• Some patients have persistent or recurrent sinus disease after surgery that requires treatment with antibiotics, steroids, or another surgery.
What to Expect After Endoscopic Sinus Surgery:
• Bleeding: It is normal to have some bloody discharge for the first 3-5 days after sinus surgery, especially after you irrigate your sinuses. If steady bleeding occurs after surgery, tilt your head back slightly and breathe through your nose gently. You may dab your nose with tissue but avoid any nose blowing. If steady nasal bleeding persists then you should contact emergency.
• Pain: You should expect some nasal and sinus pressure and pain for the first several days after surgery. This may feel like a sinus infection or a dull ache in your sinuses. You should use the post-operative pain medication prescribed by your doctor.
• Fatigue: You can expect to feel very tired for the first week after surgery. This is normal and most patients plan on taking at least 1 week off of work to recover. Every patient is different and some return to work sooner.
• Nasal congestion and discharge: You will have nasal congestion and discharge for the first few weeks after surgery. Your nasal passage and breathing should return to normal 2-3 weeks after surgery.
• Postoperative visits: You will have a certain number of postoperative visits depending on what surgery you have. During these visits we will clean your nose and sinuses of fluid and blood left behind after surgery. These visits are very important to aid the healing process so it is essential that you attend all those scheduled for you. There is some discomfort involved with the cleaning so it is best to take a pain medication 45 minutes before your visit.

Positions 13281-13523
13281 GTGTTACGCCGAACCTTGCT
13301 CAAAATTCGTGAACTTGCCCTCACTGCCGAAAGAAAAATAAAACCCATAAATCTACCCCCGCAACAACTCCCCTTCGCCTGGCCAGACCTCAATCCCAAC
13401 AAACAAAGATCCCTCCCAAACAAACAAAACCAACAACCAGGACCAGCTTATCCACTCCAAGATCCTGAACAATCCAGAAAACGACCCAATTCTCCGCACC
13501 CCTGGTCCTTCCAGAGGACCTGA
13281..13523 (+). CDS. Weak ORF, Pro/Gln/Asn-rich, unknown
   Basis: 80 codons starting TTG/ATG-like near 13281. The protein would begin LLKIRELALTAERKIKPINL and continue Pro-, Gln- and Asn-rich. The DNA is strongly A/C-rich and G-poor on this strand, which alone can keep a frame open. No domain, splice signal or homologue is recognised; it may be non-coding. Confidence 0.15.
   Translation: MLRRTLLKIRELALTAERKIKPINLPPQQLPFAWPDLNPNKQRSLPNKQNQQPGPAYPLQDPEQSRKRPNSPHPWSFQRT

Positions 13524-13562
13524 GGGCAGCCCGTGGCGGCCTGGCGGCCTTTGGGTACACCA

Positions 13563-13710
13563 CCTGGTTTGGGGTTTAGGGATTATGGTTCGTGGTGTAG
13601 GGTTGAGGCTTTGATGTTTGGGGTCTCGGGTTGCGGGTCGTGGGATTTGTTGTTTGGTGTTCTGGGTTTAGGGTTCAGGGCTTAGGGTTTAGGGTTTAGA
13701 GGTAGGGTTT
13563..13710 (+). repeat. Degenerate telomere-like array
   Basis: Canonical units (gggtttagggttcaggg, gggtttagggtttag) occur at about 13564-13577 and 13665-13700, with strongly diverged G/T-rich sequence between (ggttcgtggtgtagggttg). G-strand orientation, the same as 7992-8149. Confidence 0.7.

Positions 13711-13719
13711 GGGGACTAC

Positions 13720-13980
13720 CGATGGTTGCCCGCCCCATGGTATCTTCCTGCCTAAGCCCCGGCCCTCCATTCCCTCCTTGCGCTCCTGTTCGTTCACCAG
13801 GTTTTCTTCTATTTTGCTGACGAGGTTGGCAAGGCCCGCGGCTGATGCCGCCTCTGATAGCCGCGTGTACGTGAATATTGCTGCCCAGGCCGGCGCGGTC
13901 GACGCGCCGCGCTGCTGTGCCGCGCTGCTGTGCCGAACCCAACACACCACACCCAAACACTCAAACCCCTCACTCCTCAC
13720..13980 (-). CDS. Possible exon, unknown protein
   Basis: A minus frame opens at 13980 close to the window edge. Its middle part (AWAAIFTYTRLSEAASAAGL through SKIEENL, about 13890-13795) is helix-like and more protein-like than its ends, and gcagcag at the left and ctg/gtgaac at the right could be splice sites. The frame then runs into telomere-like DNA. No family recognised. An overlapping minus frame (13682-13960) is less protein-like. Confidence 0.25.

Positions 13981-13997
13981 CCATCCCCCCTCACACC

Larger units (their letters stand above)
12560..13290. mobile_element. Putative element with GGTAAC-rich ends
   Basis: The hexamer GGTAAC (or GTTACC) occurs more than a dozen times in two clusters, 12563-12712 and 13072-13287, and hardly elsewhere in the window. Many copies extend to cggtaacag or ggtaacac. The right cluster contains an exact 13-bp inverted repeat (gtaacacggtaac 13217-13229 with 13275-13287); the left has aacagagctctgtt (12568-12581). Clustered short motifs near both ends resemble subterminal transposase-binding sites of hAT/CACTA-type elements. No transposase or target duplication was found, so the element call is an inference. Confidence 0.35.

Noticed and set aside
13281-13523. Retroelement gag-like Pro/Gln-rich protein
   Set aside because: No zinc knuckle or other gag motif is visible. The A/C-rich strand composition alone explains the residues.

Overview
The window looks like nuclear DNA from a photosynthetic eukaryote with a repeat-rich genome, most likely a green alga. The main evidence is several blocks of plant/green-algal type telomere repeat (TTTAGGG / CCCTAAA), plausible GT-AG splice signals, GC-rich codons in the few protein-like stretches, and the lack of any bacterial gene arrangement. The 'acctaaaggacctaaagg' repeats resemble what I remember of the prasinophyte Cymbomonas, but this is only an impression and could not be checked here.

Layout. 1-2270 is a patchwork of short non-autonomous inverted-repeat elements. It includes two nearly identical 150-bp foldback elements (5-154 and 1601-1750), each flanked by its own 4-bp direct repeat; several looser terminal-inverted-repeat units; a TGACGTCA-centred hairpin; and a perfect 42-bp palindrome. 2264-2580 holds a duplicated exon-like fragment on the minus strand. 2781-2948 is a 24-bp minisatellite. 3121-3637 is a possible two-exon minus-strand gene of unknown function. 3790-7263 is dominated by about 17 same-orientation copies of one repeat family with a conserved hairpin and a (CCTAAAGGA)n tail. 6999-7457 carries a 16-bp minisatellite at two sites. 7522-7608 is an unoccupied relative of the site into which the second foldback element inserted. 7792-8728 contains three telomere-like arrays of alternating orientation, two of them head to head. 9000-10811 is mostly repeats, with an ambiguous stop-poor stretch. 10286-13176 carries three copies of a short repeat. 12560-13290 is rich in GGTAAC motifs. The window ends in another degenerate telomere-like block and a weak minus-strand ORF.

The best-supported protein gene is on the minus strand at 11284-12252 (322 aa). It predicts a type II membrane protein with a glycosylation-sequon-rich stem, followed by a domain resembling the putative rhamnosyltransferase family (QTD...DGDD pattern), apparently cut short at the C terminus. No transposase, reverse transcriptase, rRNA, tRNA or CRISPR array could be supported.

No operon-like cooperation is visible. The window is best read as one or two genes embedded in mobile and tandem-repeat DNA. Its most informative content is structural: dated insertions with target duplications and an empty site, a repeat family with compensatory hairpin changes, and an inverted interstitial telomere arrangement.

What to Avoid After Endoscopic Sinus Surgery:
• Nose Blowing and Straining: You should avoid straining, heavy lifting (> 20 lbs) and nose blowing for at least 10 days after surgery. Straining or nose blowing soon after surgery may cause bleeding. You can resume your normal routine 2 weeks after surgery.
• Aspirin: should be stopped 2 weeks prior to surgery. Aspirin may cause bleeding and should be avoided for 2 weeks after surgery.
• Steroid Nasal Sprays: If you were taking nasal steroid sprays prior to surgery you should avoid using these for at least 2 weeks after sinus surgery to allow the lining of the nose and sinuses to heal. Your doctor will tell you when it is safe to restart this medicine.
Postoperative Care Instructions:
• Nasal Saline Spray: Nasal saline mist spray can be used every 2-3 hours after surgery and can make your nose more comfortable after surgery.
• Sinus Irrigations: You will start the sinus irrigations with the sinus rinse kits (Nasowash) few days after surgery. This must be performed at least twice daily after taking steam, they will become quite soothing as they clean out the debris left behind in your sinuses after surgery. You can expect some bloody discharge with the irrigations for the first few days after surgery. These irrigations are critical for success after sinus surgery!
When to Call After Surgery:
• Fever after the day of surgery higher than 101°F
• Constant clear watery discharge after the first week of surgery
• Sudden visual changes or eye swelling
• Severe headache or neck stiffness
• Severe diarrhoea
• Steady, brisk nose bleeding that doesn’t stop